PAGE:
UX
VARUNA
Varuna is a low-cost EMR (Electronic Medical Records) & Scheduling System. The goal of the project is to give doctors all the power of a departmental EMR in a small, cheap & beautifully designed package. We want to make healthcare products deflationary (in cost) and democratized.
MY ROLE
Creative Director & Front-end Engineer
TEAM
1 Designer, 1 Engineer
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THE BEGINNING
This project started in March 2020. In the middle of the COVID-19 pandemic. My partner & I were talking to his mother (a doctor) who was complaining about the troubles she was having with the medical software she was using.
Her hospital's digital systems were clunky and ugly while third part applications were expensive and irresponsible with data collection. Intrigued by this we did some research and found that her complaints were true.
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DESIGN PROCESS
We decided to seize the opportunity & quickly build an MVP. We kept the development process functional & the software light-weight.
The process started with assumptions about users. We started building on those assumptions & rapidly tested them in real-time with real users.
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THE PROBLEMS
After buidling & deploying the MVP we recognized 3 major problems:
1
Getting more doctors interested in our product.
2
There were too many features, all badly constructed.
3
The on-boarding process for doctors was really complicated.
ADAPTATION ONE
We started making rapidly developed, bespoke landing pages for doctors with SEO support to encourage them to sign up for our service. This encouraged doctors to get through the somewhat tedious task of signing up, & our SEO + superior site design increased patient sign-ups as well.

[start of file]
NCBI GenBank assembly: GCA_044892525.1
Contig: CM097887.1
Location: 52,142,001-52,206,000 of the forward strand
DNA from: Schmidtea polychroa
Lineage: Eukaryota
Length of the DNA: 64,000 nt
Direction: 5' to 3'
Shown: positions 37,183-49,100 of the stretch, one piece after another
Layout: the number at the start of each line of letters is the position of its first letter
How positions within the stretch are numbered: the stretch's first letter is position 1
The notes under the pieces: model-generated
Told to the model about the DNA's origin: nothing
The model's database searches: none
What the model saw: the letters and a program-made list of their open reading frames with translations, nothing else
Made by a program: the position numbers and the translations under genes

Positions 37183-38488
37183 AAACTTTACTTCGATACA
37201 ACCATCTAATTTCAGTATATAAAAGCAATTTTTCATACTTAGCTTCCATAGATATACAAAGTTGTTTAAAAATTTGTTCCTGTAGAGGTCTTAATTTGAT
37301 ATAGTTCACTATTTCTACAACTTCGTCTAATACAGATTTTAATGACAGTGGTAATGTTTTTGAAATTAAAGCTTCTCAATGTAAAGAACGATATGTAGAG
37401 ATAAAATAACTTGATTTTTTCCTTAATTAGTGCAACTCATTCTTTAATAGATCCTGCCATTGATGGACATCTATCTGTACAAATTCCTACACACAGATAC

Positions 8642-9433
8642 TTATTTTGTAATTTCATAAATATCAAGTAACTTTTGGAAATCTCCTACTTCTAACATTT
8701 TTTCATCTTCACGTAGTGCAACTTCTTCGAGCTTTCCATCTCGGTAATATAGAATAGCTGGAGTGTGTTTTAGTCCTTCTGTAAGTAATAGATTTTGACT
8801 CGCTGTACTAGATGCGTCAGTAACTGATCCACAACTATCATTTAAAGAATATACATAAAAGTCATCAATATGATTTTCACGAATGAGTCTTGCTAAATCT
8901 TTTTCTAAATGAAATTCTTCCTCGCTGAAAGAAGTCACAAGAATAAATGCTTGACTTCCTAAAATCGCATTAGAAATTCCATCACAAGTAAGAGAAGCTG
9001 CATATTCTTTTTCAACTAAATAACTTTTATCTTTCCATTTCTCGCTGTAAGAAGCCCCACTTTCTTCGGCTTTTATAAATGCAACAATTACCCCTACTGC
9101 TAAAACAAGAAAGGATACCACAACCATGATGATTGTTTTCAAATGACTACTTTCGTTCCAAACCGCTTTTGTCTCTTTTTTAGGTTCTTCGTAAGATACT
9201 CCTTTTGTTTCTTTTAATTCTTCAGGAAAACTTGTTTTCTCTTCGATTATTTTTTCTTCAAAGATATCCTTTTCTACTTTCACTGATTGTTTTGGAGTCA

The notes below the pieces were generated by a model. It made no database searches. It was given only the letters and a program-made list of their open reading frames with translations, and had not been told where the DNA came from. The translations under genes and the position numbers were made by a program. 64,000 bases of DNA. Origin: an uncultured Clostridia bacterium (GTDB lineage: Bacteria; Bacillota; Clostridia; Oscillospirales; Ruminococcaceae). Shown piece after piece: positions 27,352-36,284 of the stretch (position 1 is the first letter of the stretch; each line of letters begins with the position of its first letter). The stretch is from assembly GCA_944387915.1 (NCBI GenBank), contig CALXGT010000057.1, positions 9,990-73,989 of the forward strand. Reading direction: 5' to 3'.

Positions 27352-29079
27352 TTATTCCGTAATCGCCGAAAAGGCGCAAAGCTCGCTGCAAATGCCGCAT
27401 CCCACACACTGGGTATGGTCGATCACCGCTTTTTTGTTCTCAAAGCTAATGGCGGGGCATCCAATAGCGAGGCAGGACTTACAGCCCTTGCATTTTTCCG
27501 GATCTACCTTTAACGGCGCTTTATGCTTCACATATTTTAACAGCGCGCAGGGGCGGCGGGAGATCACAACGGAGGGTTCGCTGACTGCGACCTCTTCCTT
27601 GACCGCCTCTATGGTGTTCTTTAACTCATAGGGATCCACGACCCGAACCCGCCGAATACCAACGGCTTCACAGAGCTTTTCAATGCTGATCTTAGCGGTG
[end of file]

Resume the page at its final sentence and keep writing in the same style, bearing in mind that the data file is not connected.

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ADAPTATION TWO
We refined the UI. We came up with a useful design metaphor called a "card". Basically, points of iteraction & related information was broken up into modules called cards. This helped us modularize the information the user interfaced with, and guide them along simple, well-defined steps of interaction.
Through our rapid user-testing we found that we needed to pay more attention to hard-data of interface confusion, goal-attainment, etc. rather than user suggestions or opinions.
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ADAPTATION THREE
We decided to build a frontend for more robust open-source EMR projects like OpenEMR. When we looked into it, we discovered that OpenEMR has a lot of pwerful features, but is inaccessible to most people. Setting it up takes a lot of technical know-how & the lacklustre user experience is difficult to inerface with.
We are currently in the middle of developing a front-end with NuxtJS.
OUR LIMITATIONS & AMBITIONS
Our changes to the experience did solve our initial problems but, we found that we couldn't pursue our ambitions for the project without external funding. We decided to look for funding to bolster our marketing efforts & hardware production.
LESSONS LEARNT
Through this project, I have gained the following insights:
1.
Collaboration is key.
2.
Pay attention to user data not user opinion.
3.
Refined mental models of complex systems lead to better design.